An academic at Bangor University’s School of Medical Sciences has been awarded a prestigious Future Leader Fellowship by UK Research and Innovation (UKRI), a major UK funding body.

Dr Chris Staples joins top researchers and innovators from across the country to receive a portion of a £78 million cash boost provided as Future Leader Fellowships. This investment is designed to propel the next generation of scientific leaders, as they conduct cutting-edge research and develop their research independence.

Publication date: 20 September 2019

Doors open to Brambell Natural History Museum

There will be an opportunity for the public to visit Brambell Natural History Museum as part of the Open Doors events on Saturday 28 September 2019.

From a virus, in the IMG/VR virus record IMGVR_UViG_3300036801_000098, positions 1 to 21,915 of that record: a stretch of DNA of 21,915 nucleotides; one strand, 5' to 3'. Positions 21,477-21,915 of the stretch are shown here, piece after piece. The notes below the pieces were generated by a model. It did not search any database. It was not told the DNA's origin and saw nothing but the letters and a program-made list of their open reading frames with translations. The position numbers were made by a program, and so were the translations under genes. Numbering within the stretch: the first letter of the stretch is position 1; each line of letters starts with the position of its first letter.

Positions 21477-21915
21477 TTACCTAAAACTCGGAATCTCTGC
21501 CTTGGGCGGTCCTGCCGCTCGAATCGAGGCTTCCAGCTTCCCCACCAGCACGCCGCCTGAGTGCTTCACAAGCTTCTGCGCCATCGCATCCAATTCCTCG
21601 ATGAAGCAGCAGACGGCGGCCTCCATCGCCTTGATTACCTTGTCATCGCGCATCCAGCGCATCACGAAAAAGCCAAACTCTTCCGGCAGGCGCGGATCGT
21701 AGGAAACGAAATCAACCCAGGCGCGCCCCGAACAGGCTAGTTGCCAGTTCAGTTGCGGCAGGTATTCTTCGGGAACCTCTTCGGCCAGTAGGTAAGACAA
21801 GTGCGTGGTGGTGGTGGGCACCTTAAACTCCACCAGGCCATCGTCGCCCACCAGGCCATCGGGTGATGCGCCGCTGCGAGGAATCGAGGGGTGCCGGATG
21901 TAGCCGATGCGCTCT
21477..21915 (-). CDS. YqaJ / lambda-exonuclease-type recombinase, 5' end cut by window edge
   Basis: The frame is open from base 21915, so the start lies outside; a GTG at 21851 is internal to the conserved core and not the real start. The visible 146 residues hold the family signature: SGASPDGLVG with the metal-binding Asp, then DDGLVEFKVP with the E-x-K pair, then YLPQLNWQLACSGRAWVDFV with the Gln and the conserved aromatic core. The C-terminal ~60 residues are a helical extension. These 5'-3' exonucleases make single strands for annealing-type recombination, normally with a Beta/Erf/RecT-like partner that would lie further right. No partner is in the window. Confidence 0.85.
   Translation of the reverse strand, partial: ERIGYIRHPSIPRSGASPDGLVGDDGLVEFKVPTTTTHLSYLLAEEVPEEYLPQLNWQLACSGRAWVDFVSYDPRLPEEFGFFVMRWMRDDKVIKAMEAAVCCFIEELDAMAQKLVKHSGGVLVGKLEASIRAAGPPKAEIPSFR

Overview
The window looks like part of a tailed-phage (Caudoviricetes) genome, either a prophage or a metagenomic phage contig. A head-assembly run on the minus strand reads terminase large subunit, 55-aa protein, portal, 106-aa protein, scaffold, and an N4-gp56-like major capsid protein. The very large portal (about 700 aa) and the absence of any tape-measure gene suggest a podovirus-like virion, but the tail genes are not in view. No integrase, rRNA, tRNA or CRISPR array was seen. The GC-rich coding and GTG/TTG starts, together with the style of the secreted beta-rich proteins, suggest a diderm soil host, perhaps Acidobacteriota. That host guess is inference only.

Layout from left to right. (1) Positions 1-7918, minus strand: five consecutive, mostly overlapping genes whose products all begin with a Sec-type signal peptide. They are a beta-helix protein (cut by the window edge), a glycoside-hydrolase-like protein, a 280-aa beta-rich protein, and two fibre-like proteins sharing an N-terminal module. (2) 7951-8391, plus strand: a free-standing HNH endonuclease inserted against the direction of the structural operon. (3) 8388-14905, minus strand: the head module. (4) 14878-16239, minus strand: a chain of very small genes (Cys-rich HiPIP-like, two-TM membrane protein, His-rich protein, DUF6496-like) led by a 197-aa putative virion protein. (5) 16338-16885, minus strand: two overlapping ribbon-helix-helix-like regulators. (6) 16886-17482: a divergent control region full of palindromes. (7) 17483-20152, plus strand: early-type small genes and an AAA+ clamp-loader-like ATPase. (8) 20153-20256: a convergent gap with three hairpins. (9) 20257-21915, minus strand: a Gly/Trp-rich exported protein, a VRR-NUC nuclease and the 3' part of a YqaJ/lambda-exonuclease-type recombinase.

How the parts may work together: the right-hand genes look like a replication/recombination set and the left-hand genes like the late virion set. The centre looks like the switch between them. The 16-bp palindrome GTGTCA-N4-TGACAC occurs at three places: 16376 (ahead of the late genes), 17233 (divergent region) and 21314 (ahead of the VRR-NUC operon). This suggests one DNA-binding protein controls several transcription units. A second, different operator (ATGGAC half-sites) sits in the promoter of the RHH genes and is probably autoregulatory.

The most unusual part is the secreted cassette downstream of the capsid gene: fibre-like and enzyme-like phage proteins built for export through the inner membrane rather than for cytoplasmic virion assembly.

The Open Doors events gives the public the opportunity to have a look at some of Gwynedd and Conwy’s historical buildings, gardens and interesting and unusual locations all for free throughout September.

Publication date: 19 September 2019

Are the Amazon fires a crime against humanity?

Fires in the Brazilian Amazon have jumped 84% during President Jair Bolsonaro’s first year in office and in July 2019 alone, an area of rainforest the size of Manhattan was lost every day. The Amazon fires may seem beyond human control, but they’re not beyond human culpability.

This article by Tara Smith, Lecturer in Law, is republished from The Conversation under a Creative Commons license. Read the original article.

Publication date: 17 September 2019

Do nature shows deceive us into thinking our planet is fine?

Research into recent BBC and Netflix nature documentaries suggests that while they increasingly mention threats faced by the natural world, they rarely show the full extent of human-caused environmental destruction